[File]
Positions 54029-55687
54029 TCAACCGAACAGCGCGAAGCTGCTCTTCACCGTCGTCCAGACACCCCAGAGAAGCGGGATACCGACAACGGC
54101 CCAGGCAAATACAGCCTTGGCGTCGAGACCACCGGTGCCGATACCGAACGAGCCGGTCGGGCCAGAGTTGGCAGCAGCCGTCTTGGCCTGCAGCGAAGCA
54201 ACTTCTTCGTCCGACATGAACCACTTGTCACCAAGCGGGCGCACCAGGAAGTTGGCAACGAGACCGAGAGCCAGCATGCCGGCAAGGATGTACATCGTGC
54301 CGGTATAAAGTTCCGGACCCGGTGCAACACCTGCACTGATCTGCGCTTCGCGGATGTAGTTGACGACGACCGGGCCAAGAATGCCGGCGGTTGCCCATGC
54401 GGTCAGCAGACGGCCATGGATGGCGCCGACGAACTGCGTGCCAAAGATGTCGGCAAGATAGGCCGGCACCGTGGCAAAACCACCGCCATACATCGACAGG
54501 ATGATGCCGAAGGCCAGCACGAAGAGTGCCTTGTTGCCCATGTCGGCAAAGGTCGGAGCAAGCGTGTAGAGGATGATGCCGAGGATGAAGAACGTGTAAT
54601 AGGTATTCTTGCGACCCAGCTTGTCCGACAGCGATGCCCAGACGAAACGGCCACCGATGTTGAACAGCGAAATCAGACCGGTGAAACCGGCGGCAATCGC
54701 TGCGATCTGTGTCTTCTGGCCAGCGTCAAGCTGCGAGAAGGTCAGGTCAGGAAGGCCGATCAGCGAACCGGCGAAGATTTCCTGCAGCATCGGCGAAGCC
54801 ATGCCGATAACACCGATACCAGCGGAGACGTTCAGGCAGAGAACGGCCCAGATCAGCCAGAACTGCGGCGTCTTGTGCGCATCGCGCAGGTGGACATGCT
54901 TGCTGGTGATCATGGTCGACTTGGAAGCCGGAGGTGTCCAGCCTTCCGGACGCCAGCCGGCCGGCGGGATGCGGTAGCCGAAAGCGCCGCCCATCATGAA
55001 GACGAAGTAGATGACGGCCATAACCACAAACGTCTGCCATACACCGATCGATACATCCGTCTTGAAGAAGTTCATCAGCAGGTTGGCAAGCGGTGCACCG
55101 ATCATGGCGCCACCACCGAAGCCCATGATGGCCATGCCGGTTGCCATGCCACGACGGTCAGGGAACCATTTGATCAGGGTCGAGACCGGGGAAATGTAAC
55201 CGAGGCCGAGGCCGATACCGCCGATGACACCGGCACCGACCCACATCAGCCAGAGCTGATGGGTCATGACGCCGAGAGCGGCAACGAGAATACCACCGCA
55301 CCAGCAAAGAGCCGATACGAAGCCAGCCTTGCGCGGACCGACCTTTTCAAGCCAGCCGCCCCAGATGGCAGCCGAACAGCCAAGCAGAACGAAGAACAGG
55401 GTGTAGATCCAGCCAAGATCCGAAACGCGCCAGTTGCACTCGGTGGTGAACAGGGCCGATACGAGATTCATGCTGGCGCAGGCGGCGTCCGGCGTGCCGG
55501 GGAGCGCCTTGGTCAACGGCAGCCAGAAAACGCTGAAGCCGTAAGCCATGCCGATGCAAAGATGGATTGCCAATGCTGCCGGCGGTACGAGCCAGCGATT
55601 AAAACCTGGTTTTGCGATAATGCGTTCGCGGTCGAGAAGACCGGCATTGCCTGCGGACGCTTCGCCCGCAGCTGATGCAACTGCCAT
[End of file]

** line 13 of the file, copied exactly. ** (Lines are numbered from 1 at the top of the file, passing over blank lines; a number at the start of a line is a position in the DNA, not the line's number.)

55101 ATCATGGCGCCACCACCGAAGCCCATGATGGCCATGCCGGTTGCCATGCCACGACGGTCAGGGAACCATTTGATCAGGGTCGAGACCGGGGAAATGTAAC